“We tried to talk ... and it just came to the same thing: That I was not understanding that at the end of the day, we are doing their shows, and you have to do the training, you’re a trainer. You are looking at the animals like human beings and they are not human beings.”
Diaz and Lavina said they started buying extra food for the animals and feeding them in secret, for which they were often reprimanded. Curtis, who worked at the park after Diaz and Lavina left, said the park tried to train other monkeys during her time there by depriving them of food, too.
Dumond said that food is the “primary method” used to motivate animals to shift from one area to another, but that all animals “receive full diets daily.”
She also said that when food is not a successful incentive for moving animals, “a water hose may be used to motivate animals to shift from one area to another but are never directed at the animals.” (Trainers claim the hose is directed at the animals.)
But Ron Magill, spokesman for Zoo Miami, said that withholding food and hosing animals are not standard practices in the business.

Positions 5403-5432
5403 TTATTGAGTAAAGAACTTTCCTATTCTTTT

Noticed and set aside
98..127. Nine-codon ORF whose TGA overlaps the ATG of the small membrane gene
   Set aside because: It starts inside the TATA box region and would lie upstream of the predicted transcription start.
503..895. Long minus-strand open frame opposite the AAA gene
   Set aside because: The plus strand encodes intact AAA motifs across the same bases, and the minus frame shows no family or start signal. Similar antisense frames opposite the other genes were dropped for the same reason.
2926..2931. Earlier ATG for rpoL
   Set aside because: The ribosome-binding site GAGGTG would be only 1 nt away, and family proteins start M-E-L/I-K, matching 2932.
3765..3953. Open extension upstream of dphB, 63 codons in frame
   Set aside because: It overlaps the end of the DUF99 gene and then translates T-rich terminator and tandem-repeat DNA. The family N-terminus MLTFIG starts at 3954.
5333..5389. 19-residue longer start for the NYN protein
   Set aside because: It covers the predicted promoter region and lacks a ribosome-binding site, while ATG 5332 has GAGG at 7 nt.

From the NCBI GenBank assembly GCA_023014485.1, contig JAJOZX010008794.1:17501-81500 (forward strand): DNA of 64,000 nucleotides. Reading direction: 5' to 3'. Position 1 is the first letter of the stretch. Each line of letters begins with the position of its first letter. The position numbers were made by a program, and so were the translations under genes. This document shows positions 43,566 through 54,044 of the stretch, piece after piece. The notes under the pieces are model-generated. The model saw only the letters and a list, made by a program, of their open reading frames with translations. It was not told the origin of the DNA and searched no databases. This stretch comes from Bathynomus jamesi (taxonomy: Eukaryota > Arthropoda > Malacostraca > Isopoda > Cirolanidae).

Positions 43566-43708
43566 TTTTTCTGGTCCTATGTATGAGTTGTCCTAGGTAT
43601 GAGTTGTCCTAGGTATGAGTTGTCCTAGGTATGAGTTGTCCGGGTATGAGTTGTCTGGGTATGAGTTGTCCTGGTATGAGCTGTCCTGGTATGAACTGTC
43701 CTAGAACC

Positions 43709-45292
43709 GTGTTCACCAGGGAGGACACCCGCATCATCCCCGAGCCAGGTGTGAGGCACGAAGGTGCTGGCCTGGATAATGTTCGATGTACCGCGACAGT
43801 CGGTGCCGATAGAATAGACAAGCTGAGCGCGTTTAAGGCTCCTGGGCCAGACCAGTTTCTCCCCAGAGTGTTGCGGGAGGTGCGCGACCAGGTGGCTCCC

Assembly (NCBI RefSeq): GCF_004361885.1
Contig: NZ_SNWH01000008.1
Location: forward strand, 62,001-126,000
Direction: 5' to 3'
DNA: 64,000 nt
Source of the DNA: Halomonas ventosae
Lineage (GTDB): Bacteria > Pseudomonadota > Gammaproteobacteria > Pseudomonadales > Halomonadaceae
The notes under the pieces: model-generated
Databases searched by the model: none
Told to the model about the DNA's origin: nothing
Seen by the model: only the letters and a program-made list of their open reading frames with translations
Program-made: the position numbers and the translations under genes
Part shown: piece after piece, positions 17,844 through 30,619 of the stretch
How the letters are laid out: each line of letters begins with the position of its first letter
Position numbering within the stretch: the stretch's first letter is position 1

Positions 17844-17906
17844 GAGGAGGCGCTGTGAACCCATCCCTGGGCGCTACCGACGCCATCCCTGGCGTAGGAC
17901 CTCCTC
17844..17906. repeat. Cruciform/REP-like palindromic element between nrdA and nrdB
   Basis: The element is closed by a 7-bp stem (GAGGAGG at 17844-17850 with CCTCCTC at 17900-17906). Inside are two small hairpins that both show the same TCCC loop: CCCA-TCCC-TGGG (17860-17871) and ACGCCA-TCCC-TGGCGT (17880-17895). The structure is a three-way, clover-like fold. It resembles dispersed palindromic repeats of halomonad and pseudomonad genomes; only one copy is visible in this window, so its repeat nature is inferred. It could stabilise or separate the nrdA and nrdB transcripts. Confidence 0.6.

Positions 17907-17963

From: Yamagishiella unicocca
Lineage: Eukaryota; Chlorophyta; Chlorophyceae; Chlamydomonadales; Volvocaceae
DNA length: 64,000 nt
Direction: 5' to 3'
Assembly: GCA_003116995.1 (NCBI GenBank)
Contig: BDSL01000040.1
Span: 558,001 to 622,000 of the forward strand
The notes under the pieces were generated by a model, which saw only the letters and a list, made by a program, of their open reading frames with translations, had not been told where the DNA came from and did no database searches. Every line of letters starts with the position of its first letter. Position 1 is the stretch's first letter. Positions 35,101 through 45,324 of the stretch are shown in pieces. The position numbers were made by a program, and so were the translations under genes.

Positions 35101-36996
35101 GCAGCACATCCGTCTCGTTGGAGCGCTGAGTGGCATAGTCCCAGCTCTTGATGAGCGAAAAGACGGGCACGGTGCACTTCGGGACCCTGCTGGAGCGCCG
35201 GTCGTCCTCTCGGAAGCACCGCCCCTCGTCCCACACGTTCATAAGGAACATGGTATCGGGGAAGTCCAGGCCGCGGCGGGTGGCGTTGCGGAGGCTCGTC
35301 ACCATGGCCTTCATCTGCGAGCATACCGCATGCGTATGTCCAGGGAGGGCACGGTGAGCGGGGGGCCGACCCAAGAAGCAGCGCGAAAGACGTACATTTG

“It’s certainly an outdated practice if it’s a practice at all,” Magill said. The only situations in which animals are withheld food are to keep them at certain weights, he said, and those animals are weighed every day to ensure they are not obese.
“It’s not something where you say, ‘I am going to make you hungry now to make you perform,’ ” Magill said.
Zoo Miami, which also keeps apes and competes for visitors, is encouraging a thorough investigation into the allegations at Monkey Jungle.
Ultimately, it was conditions at the park that led Diaz, Lavina, Lustig and, in part, Curtis, to leave.
“I was having nightmares; I was feeling bad. I couldn’t live with myself,” Diaz said. “... I felt like it was hell.”
Some of the allegations have been submitted to the USDA for further investigation by the Animal Rights Foundation of Florida. The group will hold a protest at the park on Nov. 19.